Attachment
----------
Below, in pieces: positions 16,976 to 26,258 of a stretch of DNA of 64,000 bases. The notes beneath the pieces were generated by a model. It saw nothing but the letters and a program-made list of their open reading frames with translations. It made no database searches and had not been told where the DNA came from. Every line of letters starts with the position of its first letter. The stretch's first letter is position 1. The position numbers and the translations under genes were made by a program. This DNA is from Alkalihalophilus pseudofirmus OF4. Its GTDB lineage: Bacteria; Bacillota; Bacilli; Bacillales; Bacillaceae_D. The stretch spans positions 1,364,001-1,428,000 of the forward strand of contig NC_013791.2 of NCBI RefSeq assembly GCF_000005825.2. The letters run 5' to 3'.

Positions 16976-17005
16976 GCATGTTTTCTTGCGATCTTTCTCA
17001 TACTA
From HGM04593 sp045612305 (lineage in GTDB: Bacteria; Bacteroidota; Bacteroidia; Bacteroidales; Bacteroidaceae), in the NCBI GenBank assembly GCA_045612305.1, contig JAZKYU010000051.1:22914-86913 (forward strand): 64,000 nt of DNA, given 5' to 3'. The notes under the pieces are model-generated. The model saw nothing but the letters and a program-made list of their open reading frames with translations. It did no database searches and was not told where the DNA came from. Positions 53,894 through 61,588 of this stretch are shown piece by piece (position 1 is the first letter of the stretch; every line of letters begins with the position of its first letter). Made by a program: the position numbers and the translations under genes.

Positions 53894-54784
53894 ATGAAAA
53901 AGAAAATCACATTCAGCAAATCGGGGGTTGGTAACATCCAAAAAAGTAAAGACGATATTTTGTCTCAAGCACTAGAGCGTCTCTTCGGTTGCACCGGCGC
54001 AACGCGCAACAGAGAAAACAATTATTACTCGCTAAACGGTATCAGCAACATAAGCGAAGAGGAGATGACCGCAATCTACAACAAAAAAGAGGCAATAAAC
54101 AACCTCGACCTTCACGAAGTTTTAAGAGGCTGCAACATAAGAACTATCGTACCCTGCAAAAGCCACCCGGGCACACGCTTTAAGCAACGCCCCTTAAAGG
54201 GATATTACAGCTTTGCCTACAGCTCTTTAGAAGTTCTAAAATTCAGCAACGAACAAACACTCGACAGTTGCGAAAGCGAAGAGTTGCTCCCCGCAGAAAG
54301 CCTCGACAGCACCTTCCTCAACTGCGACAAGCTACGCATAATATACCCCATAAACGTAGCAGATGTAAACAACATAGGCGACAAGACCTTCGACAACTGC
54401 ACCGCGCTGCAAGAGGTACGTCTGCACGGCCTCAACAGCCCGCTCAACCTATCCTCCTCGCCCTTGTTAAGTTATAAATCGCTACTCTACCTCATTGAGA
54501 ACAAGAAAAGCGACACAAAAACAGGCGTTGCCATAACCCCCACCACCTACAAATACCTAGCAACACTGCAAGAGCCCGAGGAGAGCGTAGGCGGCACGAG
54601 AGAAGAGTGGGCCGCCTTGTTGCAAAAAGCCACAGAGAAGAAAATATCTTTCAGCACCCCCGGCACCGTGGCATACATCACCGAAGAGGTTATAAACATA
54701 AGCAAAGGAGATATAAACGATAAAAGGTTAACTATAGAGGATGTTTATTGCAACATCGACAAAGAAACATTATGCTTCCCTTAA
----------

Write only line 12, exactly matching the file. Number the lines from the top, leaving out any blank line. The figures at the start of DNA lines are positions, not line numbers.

54301 CCTCGACAGCACCTTCCTCAACTGCGACAAGCTACGCATAATATACCCCATAAACGTAGCAGATGTAAACAACATAGGCGACAAGACCTTCGACAACTGC